First the S.Ct has to grant cert. Probably won't happen.  If they do grant cert and they do decide standing against Berg, they either will or will not discuss who DOES have standing in dicta.  If they DO discuss who has standing and it includes Keyes, Keyes would have to file a lawsuit to an appropriate court (not the S.Ct).  Assumning that everything on FactCheck.org is true, the issue will be resolved in Obama's favor (probably through motion practice) and the issue will be done.  All of this, in my opinion, would be better than all kinds of crazy lawsuits being filed around the country that are summarily dismissed but give rightwingers something to get all exorcised about "because there is a lawsuit!!!".  The thing about our legal system is that it is accessible to all. That's ultimately a good thing in my opinion.  You can't deny access just because you disagree with a viewpoint.

      •  what "hearing"? (2+ / 0-)
        Recommended by:
        rcd, JSC ltd

        Read the diary again.

      •  Not exactly.... (0+ / 0-)

        Being BORN in the USA makes one eligible to be POTUS.  

        It is possible to lose citizenship.

    •  Well Played, Mr. Bond... (1+ / 0-)
      Recommended by:
      Kewalo
    •  Awesome diary, Matt! n/t (1+ / 0-)
      Recommended by:
      Kewalo
    •  i rec'd the earlier diary so that... (0+ / 0-)

      ...this one would get written.

      "I don't think they're going to be any more successful in 2010 or 2012."
      -Yes On 8 co-manager

      by jethropalerobber on Thu Dec 04, 2008 at 03:46:25 PM PST

      [ Parent ]

    •  Rec'd. However, the Spelling Meter Maid sez: (0+ / 0-)

      In the paragraph numbered "3.":
      certorari --> certoriari
      recieves --> receives

      See the national finals of Dutch children's chorus Kinderen voor Kinderen's 2008 Song Contest December 14 in Hoorn!

      by lotlizard on Thu Dec 04, 2008 at 03:48:10 PM PST

      [ Parent ]

    •  I wish I could STRONGLY Recommend (0+ / 0-)

      Thanks for the info ...

      I knew it was no big deal, but its nice to hace facts ... let me know if you ever have a statistics questions ... i know math stuff.

      "I will fight for the American people with my last breath. My opponent will destroy civilization making us long for the days when we had fire." - Any politician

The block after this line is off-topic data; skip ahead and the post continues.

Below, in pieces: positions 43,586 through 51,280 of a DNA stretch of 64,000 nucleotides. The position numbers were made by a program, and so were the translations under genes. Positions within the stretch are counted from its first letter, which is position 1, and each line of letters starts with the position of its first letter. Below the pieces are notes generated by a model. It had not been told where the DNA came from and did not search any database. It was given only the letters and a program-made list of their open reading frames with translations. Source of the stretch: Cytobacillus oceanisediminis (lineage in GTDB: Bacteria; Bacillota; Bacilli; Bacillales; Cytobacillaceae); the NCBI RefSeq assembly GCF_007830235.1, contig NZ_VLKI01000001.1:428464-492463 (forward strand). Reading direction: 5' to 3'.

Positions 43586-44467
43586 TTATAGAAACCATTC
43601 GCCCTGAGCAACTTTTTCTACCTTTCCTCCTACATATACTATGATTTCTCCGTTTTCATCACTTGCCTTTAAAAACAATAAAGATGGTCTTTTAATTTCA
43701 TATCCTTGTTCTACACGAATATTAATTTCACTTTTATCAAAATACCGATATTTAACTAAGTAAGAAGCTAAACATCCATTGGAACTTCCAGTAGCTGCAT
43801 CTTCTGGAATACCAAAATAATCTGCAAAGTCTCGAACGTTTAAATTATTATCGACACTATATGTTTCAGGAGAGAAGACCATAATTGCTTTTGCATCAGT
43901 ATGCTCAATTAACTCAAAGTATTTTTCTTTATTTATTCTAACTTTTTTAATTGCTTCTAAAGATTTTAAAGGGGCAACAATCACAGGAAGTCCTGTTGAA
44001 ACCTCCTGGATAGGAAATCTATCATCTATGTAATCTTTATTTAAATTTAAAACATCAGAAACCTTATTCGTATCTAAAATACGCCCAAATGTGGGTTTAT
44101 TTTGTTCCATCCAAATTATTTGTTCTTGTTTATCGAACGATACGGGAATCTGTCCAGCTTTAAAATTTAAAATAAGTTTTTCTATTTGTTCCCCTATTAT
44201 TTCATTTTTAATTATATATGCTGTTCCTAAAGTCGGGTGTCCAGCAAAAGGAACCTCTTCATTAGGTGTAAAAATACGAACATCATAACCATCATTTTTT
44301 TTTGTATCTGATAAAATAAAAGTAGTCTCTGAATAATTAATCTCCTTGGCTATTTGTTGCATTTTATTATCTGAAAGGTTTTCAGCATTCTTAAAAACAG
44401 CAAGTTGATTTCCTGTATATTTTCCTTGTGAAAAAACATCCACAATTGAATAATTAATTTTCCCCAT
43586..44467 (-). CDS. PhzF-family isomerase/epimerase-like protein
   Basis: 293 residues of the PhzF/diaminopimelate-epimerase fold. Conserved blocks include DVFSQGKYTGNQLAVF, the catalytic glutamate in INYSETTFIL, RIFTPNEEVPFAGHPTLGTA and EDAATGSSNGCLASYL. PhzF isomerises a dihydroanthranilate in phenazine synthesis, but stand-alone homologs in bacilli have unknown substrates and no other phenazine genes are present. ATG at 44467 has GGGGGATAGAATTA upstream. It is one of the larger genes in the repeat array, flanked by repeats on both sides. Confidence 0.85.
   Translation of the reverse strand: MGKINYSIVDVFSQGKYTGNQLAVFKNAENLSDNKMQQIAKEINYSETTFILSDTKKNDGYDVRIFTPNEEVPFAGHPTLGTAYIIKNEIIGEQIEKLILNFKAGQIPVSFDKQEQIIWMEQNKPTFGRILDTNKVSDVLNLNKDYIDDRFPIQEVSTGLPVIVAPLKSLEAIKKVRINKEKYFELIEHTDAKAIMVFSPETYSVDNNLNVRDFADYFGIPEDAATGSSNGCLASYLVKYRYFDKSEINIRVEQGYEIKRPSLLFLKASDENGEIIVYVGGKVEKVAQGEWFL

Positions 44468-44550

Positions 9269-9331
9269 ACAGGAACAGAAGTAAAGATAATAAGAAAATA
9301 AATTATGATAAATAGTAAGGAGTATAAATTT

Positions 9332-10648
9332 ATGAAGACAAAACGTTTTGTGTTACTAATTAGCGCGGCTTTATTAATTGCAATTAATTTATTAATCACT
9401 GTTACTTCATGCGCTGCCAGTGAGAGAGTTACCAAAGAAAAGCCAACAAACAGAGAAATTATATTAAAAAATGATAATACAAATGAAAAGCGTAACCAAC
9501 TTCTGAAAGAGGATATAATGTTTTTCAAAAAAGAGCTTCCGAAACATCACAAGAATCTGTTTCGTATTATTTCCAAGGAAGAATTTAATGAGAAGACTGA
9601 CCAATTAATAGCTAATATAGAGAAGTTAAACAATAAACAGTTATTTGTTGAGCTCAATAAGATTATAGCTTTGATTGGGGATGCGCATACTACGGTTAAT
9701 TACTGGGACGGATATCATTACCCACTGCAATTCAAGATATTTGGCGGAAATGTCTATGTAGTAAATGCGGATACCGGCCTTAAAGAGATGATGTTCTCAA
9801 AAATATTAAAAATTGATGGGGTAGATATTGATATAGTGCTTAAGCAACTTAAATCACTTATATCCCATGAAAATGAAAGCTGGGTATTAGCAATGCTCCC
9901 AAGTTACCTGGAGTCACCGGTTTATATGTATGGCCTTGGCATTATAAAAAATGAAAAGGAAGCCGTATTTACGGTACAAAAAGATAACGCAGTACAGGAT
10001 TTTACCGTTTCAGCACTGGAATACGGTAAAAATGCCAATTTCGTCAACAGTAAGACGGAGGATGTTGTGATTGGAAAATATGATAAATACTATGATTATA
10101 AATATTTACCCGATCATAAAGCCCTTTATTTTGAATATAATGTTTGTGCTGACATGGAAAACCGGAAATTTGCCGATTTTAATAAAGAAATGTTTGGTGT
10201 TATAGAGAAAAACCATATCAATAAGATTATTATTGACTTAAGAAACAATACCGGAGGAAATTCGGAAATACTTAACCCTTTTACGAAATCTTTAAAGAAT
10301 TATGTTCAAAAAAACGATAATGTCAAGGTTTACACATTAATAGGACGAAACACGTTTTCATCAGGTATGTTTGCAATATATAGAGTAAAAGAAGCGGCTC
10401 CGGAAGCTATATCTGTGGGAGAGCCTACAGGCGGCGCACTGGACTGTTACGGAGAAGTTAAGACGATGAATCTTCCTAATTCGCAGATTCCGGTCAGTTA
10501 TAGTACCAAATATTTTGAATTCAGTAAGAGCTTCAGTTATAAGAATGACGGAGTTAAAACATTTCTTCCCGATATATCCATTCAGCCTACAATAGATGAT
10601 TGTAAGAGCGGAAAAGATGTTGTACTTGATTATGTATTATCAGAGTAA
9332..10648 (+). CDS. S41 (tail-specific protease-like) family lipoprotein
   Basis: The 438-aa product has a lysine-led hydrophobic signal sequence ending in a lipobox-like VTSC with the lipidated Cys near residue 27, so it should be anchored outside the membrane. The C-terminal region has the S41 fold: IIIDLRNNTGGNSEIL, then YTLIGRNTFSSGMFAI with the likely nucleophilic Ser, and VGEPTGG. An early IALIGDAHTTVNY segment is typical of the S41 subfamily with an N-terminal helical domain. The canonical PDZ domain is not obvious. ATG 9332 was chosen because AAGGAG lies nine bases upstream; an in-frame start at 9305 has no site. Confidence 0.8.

by Edge PA on Thu Dec 04, 2008 at 05:36:03 PM PST

      [ Parent ]

  •  Agreed (7+ / 0-)

    plain and simple court bureaucracy at work...  ironic that it is Thomas who spoke on the issue, given that his mouth rarely works.

    There is a procedure for everything, even killing a stupendously absurd case.

  •  Thank You (17+ / 0-)

    I wrote one comment in that diary and saw I was up against a wall of confused opinion.  Hope this gets a wider look.

    I dont blame people for being easily swayed by the over-head topic due to an short hyperbole diary - but it makes for some really foolish comments by otherwise intelligent people.

    Stop people and think - and ask someone who knows some detail.

  •  thanks........much needed diary (8+ / 0-)

    It's sort of depressing to see how easily hysteria can take hold. There was a similar, less fleshed out, diary that addressed this process the other day. Good job and thank you!! The man NEVER would have gone this far if there was a REAL issue with his citizenship.  the right wing is rabidly crazy!!!!!!!!!!!!!!!

  •  Have a Rec for providing SCOTUS 101! (11+ / 0-)

    Not that it will break the Rec List, but I've recc'ed your diary vice the one you link to.

    Excellent explanation.

    - "You're Hells Angels, then? What chapter are you from?"
    - REVELATIONS, CHAPTER SIX.

    by Hoya90 on Thu Dec 04, 2008 at 08:21:14 AM PST

  •  Wow, I read over that other diary when it first (19+ / 0-)

    came on the current list and dismissed it as being 1) not a real diary for lack of analysis, 2) racially inflammatory, and 3) not particularly relevant. I can't believe it's climbing the rec list.

    Thank you for providing some thought and logic here for those of us who do not have extensive background with the SCOTUS.

  •  T&R'd for clear-headed thinking. (6+ / 0-)